Glanders: what you should know

While glanders is no longer present in South Africa, it is still found in other regions and can be brought back into the country through the importation of equines, says Dr Mac.

Glanders: what you should know
The World Organisation for Animal Health recommends that all disposable materials of an infected equine, such as bedding and feed, be burned and buried to prevent the spread of glanders.
Photo: Adobe Stock
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Glanders was a problem in South Africa long before the Anglo-Boer War, but was nearly eradicated through quarantine, movement control and a slaughter-out policy promulgated in 1884.

Despite these measures, armed conflict and cavalry movement caused the disease to become epidemic in equines by 1902. It was finally eradicated after peace was declared.

While South Africa remains free of glanders, the disease remains on the list of controlled diseases in equines (see FW, 14 June). All imported equines must be certified negative, as glanders is still found in South America, Eastern Europe, the Middle East and parts of Africa.

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One of the reasons it is so difficult to eradicate is that the incubation period can be up to six months.

Signs of the disease
Glanders, which is caused by the bacteria Burkholderia mallei, is a zoonosis. It occurs mainly in equines, cats (including lions) and humans, but has also been diagnosed in camels, sheep, goats, bears, wolves and dogs.

It is transmitted by direct contact with infected animals, contaminated tack, bedding or feed. Fatalities occur in 95% of untreated cases.

There are three forms of the disease, namely nasal, pulmonary and cutaneous, and it can be acute or chronic. The acute form is seen mostly in donkeys, while horses usually suffer from the chronic form. Signs of glanders may be confused with strangles or tuberculosis, amongst others.

  • Nasal glanders: This form, which is mostly acute, usually presents with a high fever, loss of appetite, laboured breathing, coughing, and a yellow-green discharge from the nose. Chronic nasal glanders may result in ulcers inside the nostrils, and the septum may rupture. In carrier equines, nasal lesions can heal to form typical star-shaped scars. The submaxillary lymph nodes swell and may burst, oozing the same yellow-green pus. The acute nasal form of glanders is often followed by pneumonia and death.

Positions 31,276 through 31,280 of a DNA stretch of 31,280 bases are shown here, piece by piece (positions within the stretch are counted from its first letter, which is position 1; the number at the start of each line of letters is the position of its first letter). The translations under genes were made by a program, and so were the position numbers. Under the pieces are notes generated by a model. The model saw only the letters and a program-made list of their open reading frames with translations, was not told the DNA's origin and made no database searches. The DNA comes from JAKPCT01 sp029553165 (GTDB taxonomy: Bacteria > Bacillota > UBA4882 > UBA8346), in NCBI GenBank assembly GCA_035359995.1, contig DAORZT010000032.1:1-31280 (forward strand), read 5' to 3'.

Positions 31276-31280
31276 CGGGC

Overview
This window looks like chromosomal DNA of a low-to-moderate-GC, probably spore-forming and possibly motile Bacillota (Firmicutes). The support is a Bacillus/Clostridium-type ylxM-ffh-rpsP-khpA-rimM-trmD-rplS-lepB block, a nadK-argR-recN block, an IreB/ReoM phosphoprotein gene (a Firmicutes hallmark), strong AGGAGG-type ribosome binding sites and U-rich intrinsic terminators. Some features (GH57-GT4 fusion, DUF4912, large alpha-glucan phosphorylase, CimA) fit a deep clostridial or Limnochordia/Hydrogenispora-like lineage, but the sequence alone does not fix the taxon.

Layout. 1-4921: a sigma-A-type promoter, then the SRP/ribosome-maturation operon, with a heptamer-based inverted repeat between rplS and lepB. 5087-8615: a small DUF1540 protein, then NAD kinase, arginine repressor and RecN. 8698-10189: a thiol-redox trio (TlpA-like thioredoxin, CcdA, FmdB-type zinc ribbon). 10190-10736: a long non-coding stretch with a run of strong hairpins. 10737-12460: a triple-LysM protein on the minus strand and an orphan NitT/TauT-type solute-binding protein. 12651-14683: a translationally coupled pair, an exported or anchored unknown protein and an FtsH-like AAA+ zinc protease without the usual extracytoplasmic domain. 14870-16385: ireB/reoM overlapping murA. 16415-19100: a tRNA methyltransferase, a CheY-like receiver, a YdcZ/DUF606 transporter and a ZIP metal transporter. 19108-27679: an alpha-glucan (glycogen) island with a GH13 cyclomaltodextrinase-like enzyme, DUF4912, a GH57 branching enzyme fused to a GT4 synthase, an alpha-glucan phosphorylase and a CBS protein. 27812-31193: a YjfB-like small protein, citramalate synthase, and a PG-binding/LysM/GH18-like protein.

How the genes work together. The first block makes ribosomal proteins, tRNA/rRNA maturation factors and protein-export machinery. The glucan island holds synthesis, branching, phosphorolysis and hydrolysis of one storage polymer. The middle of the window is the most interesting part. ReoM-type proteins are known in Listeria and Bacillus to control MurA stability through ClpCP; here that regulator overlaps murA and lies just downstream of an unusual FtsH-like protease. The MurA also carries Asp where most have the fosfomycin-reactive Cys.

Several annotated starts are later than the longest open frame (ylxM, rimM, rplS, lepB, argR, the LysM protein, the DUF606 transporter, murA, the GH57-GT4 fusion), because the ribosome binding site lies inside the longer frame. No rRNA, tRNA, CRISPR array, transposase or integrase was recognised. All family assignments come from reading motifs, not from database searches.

• Pulmonary glanders: Also a mainly acute form, this may present with fever, laboured breathing, frequent and violent coughing episodes, or a persistent dry cough. Diarrhoea may also occur. Some horses that are chronic carriers of glanders may only show pale or calcified lesions in the lungs and respiratory tracts on postmortem. Caseous nodules can sometimes be found in the liver and kidneys.
  • Cutaneous glanders: This chronic form of the disease develops over an extended period, and often begins with coughing and laboured breathing. Initial signs may include fever and enlargement of the lymph nodes. It may also present with skin nodules along the lymphatic vessels in the legs and lower abdomen, which burst and ooze pus.

The World Organisation for Animal Health (OIE) recommends the following to prevent the spread of glanders:

  • Humane culling of infected animals and strict animal movement control;
  • Quarantine and thorough disinfection of outbreak areas;
  • Burning and burying infected animal carcasses and all disposable materials, such as feed and bedding;
  • Disinfecting conveyances and equipment.

According to the OIE, experimental antibiotic treatments that have proved effective include doxycycline, ceftrazidime, gentamicin and streptomycin, as well as combinations of sulfazine or sulfamonomethoxine with trimethoprim.

However, antibiotics may result in infected carrier animals that do not present definite symptoms of the disease, which may in turn lead to the infection of humans and other animals.

Dr Mac is an academic, a practising equine veterinarian and a stud owner.